Many of you may be familiar with my work on the Civil War Addict blog and the Great War Addict blog. Writing two blogs and teaching 9 courses between three schools got to be a bit much. Add to that, the never ending back pain that I suffer on a daily basis, and as you can see, I had to scale back on a lot of things. Alas, the blogs fell by the wayside. I tried briefly to resurrect them after Christmas, but that proved to be short lived as soon as the semester started. So I have decided to take things in a different direction.
This blog will be a bit more broad in scope, encompassing things that fit into either of the other two blogs as well as other items of historical interest. Also, as someone who teaches history, I'll also include my thoughts about history as an academic discipline and the direction which I think it is (unfortunately) going. I hope my loyal readers don't mind the format change or the addition of a different blog that combines elements of the other two. Since I have the best readers in the world, I'm sure you won't.
So what's with the name? The longer I teach the more upset I get about many, if not most, historians out there. The truth of the matter is that the historical profession and the oldest profession are more similar than we would like to admit. We both make our livings off of other people. These days, it seems like in order to get a PhD in history you have to specialize in race, class, or gender. That's it. Just take a look at the new dissertation titles and you will see what I mean. If you are a military historian like I am, forget it. It is true, I don't have a PhD in history, but I was accepted into a very good university and offered funding in order to pay for it, but I chose not to attend. I am increasingly dismayed that many professors out there seem to want students to leave their classes feeling bad about their country. Yes, the United States has done some despicable things in our history. But would you rather live in Stalin's Soviet Union? Nazi Germany? All countries have skeletons in their closet. We must acknowledge ours in order to move forward. But when that is all that a US History survey course focuses on, there is a problem.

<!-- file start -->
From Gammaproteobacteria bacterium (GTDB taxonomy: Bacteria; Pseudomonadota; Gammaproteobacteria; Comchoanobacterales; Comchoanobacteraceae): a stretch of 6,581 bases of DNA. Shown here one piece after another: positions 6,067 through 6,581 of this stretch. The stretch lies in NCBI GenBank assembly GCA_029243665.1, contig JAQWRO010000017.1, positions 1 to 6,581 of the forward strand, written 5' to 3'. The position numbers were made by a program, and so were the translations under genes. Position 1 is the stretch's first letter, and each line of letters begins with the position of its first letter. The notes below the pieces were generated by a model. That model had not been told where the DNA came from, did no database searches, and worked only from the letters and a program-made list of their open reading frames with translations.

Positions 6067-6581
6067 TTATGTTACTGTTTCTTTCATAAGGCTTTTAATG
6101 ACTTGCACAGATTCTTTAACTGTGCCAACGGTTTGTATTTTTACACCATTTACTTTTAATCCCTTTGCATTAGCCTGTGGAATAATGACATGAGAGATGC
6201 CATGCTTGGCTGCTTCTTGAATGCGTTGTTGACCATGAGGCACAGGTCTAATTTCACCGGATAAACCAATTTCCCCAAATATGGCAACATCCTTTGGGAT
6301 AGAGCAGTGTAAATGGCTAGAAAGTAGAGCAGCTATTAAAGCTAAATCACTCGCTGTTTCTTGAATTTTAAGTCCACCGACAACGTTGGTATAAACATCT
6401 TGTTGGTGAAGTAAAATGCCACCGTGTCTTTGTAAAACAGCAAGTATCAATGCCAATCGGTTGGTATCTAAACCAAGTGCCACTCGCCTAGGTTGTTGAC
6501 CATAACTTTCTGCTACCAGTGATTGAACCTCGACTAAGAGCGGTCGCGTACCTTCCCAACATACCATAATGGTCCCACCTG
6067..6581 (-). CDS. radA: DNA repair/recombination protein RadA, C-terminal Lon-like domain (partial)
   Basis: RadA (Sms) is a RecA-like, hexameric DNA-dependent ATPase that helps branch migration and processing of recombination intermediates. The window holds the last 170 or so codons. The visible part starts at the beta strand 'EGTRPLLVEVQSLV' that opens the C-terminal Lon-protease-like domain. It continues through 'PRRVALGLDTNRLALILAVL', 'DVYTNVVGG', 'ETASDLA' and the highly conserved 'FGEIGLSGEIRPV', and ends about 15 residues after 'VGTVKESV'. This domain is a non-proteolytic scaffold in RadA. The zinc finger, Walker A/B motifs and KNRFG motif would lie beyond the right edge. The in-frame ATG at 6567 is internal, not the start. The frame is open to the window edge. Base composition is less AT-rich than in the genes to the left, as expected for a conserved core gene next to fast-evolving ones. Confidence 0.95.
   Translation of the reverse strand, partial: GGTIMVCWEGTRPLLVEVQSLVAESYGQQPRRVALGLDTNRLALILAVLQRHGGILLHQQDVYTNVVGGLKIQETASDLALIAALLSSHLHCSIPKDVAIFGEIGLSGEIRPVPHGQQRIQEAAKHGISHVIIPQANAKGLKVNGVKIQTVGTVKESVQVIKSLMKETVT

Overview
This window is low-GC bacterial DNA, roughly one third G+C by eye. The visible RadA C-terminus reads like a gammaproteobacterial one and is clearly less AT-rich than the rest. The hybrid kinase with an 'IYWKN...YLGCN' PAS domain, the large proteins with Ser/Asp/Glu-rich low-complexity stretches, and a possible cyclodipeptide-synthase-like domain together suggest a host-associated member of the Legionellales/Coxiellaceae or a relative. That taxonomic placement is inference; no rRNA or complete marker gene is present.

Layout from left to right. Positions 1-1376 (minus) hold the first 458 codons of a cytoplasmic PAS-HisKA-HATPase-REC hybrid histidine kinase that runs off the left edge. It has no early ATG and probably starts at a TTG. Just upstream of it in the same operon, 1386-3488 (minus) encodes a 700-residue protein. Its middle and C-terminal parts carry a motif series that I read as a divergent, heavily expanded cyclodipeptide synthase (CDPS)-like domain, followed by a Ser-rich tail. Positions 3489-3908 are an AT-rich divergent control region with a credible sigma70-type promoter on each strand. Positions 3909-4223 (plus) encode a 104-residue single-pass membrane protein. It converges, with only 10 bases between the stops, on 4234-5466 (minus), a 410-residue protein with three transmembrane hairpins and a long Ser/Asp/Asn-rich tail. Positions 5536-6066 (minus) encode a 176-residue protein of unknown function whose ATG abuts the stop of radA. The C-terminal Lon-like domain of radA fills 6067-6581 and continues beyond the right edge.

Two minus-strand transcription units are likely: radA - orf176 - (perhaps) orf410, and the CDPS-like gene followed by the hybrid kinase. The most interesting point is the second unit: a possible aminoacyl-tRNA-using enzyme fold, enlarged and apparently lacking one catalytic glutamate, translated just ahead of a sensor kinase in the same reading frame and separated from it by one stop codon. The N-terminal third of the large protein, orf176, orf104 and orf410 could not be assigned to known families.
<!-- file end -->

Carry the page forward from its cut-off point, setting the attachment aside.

I approach my classes in a different manner. I let the participants in the events speak for themselves. I give facts and very few opinions. The students can make up their own minds. All groups are mentioned in my class. But at the same time, I have come to realize that students want to know more about the individuals who were people just like them than hear a recitation on some obscure topic. They just want to hear a good story, that's all. I don't consider myself a historian. I am a teacher first and a storyteller second. At best I am decent at both, but not great at either. That, dear readers, is why I call myself a half-a$$ historian. I apologize if you are offended by the language. In fact, my mother will probably refuse to read the blog because of it!
PLEASE, PLEASE click on the Facebook link on the top right of the page. This blog has its own Facebook page titled "The Historian" (lest the FB Nazi's remove it for using profanity!). PLEASE take a second to "like" it.
My name is Lee Hutch and I am proud to be a Half A$$ Historian.